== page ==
Leading up to last summer’s release of “Spider-Man: Homecoming”, the film was praised for its diverse casting. Black actresses Zendaya and Laura Harrier, as well Filipino-American actor Jacob Batalan, were given featured roles, while extras of all races played students at Parker’s Queens high school.
The film’s impressive contribution to diversity in Hollywood led many to wonder why, if people of color could surround Peter, he couldn’t be a person of color himself. The answer lies in a Sony licensing agreement leaked in 2015, which set criteria for Parker’s film representation. It explicitly states “his full name is Peter Benjamin Parker; he is Caucasian and heterosexual.”
Mainstream Hollywood still struggles to give leading roles to Black actors. Only now, after multiple adaptations of “Spider-Man” and entire franchises for “Thor,” “Captain America” and “Iron Man,” can we expect a Black superhero movie in the form of “Black Panther” in 2018.
“Black Panther” arrives in the wake of heated debates on racism in the political sphere. The timing makes one wonder if Marvel Studios’ interest in this character is fueled by the profits it’ll make off a “socially conscious superhero movie.” While the hype surrounding Marvel’s first Black superhero film is necessary to ensure we get more of them, praising Marvel for doing what it should have done years ago feels a bit too forgiving.
The Marvel Cinematic Universe has offered Black sidekicks, with characters like Nick Fury from Avengers (Samuel L. Jackson), the Falcon from Captain America (Anthony Mackie) and War Machine from Iron Man (Terrence Howard and Don Cheadle). It seems Marvel Studios and studios like Marvel are down for a version of diversity that sprinkles characters of color into the margins to prove to viewers that they do, in fact, realize we exist. What they fail to recognize is that marginalizing already-marginalized people reinforces the idea that we deserve to sit on the sidelines; that depth, narrative arcs and being the true heroes are qualities reserved for white people.
Sony’s “Caucasian rule” applies only to Peter Parker (the Spider-Man we’re used to seeing in movies). In Marvel’s Ultimate comics series, Spider-Man’s alter ego is Miles Morales, an Afro-Hispanic kid from Brooklyn. There is material for a Black rendition of the hero, but Sony doesn’t want to use it. Since Black people have only seen real media representation in the past few decades, Hollywood’s constant revisiting of old, popular characters like Peter Parker gives it an implicit excuse to focus on white people repeatedly.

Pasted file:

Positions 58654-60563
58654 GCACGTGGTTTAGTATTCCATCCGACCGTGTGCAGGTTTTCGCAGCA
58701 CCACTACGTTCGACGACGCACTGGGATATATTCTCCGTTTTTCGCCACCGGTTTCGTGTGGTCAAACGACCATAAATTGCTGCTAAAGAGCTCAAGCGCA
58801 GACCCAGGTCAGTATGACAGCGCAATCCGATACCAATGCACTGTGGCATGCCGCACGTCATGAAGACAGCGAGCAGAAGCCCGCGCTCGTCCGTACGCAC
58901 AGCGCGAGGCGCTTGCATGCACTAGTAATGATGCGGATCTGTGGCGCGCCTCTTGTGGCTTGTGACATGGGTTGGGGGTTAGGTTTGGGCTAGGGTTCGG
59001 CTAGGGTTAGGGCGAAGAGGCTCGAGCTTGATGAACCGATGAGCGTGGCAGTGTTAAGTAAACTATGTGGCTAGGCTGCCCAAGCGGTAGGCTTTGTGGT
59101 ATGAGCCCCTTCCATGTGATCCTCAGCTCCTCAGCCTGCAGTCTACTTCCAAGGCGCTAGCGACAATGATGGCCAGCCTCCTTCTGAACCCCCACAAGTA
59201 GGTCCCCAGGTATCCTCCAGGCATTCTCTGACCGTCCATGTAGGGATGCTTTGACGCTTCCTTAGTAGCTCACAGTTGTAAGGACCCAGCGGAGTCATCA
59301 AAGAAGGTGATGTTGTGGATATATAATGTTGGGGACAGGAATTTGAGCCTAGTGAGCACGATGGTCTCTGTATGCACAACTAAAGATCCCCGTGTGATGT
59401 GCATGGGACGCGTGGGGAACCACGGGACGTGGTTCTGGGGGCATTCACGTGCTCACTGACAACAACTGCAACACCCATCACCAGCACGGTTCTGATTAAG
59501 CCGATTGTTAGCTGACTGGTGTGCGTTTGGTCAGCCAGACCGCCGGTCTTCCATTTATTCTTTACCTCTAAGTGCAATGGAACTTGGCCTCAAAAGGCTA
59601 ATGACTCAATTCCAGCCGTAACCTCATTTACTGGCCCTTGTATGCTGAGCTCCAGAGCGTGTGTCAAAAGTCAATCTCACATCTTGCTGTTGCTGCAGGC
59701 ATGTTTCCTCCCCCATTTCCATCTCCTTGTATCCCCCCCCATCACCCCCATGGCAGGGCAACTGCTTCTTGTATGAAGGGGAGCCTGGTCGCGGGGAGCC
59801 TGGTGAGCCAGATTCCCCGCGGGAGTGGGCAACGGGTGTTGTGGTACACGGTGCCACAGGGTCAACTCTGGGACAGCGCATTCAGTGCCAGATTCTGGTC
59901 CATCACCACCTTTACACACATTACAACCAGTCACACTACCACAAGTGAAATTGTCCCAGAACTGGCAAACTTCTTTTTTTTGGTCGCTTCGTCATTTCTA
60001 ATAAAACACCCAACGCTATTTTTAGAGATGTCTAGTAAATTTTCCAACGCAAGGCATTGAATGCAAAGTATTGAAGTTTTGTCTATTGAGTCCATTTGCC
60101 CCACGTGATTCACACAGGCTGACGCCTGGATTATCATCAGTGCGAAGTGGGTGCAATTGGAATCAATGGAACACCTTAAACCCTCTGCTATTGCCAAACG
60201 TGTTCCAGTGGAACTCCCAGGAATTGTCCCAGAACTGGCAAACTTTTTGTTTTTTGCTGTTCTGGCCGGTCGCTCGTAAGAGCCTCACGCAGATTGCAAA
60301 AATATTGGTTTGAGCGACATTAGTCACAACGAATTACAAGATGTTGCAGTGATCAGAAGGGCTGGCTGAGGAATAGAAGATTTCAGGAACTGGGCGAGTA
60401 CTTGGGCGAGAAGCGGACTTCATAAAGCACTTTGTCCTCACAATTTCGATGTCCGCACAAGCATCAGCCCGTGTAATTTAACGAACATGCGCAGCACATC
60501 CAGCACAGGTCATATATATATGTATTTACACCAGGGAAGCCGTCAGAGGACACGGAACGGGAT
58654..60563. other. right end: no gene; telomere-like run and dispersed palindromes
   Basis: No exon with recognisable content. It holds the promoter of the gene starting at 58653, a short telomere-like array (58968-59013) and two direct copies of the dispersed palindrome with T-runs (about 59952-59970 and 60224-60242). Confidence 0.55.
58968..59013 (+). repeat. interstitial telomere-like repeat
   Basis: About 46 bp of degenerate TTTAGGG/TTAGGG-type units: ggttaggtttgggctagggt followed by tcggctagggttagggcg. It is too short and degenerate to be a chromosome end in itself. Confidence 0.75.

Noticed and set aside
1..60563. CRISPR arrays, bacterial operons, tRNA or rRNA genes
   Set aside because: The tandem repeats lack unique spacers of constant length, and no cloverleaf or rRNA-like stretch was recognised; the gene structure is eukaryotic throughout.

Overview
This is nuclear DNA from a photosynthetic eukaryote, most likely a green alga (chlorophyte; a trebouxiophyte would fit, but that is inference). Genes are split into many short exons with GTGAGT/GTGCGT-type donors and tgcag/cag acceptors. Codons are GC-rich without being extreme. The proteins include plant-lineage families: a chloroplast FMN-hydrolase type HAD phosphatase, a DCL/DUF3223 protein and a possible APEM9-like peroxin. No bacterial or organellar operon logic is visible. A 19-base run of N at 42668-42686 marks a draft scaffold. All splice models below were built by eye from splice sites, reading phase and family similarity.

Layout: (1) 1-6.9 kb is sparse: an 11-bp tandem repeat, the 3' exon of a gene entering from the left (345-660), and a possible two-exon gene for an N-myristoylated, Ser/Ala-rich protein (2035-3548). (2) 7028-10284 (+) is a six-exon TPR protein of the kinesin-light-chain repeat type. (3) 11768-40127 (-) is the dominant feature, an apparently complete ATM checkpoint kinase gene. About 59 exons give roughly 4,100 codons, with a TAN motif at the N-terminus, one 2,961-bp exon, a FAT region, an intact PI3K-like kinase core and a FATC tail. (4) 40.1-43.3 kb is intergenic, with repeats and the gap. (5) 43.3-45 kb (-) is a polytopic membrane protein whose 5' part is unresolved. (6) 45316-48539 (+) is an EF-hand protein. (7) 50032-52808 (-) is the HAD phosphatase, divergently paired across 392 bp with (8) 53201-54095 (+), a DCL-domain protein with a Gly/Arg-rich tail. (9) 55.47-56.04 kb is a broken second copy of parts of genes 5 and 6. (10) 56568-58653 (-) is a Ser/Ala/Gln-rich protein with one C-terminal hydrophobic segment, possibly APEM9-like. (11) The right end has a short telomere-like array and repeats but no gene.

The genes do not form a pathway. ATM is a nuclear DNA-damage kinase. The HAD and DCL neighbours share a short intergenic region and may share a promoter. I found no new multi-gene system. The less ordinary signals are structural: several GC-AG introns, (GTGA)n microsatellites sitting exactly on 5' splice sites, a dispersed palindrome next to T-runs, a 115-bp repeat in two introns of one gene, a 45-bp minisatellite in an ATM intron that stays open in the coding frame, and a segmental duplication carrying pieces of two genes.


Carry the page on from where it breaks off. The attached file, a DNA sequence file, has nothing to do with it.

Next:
“It”, for example, is currently the biggest movie in the country. Stephen King’s story, originally released in 1986, follows a group of bullied kids (“The Losers Club”) on a quest to kill a demon that takes the appearance of a clown. “The Losers Club” is comprised of six white kids and one Black kid, Mike Hanlon (played by Chosen Jacobs). Mike suffers specific targeting by the bullies for being Black in a majority-white town; a stigma that the movie alludes to without allowing its characters to discuss the topic head on.
Despite its swerving look at race relations, “It” succeeds by giving the talented Jacobs enough screen time to mature and thrive in his character’s own story. Still, representation in numbers carries economic power. “It”, though it gave its Black boy a story, has launched the careers of six young white actors and only one Black one. “Spider-Man: Homecoming,” though it employed many Black actors, did not give those actors ample space to occupy the narrative.
Having to choose between a movie with a token featured Black character and one with a bunch of supporting Black characters is a false dilemma. We’ve seen what happens when studios give Black writers and directors liberty to tell stories about Black people, where they exist at both the center and in the margins. We get shows like “Insecure,” Issa Rae’s fresh and wildly popular comedy, which is currently the fifth-most-popular scripted show on HBO. We get Jordan Peele’s “Get Out,” which is the highest-grossing debut based on an original screenplay in history. At this year’s Golden Globes, Donald Glover’s “Atlanta” won Best Comedy Television Series and Tracee Ellis Ross won Best Actress In a Comedy for “Black-Ish.” “Moonlight,” a film about a gay Black boy growing up poor in Miami, took home the award for Best Picture at the Oscars.
Hollywood comes with a myriad of excuses for not letting Black people lead and tell our own narratives. They range from myths about how Black stories are too “niche” or “urban” to interest mainstream audiences to the false cop-out that “Black stories don’t sell.” The truth is white studios are trying their hardest to perpetuate tokenism and keep white heroes at the forefront while giving Black characters side roles.
Of course, as with “It”, when there is a token Black face in the cast, we feel less at liberty to call it problematic or challenge it to have done better. But record-breaking Black creators are changing the game, proving people want to watch us. At the end of Hollywood’s Rolodex of excuses, the numbers speak for themselves.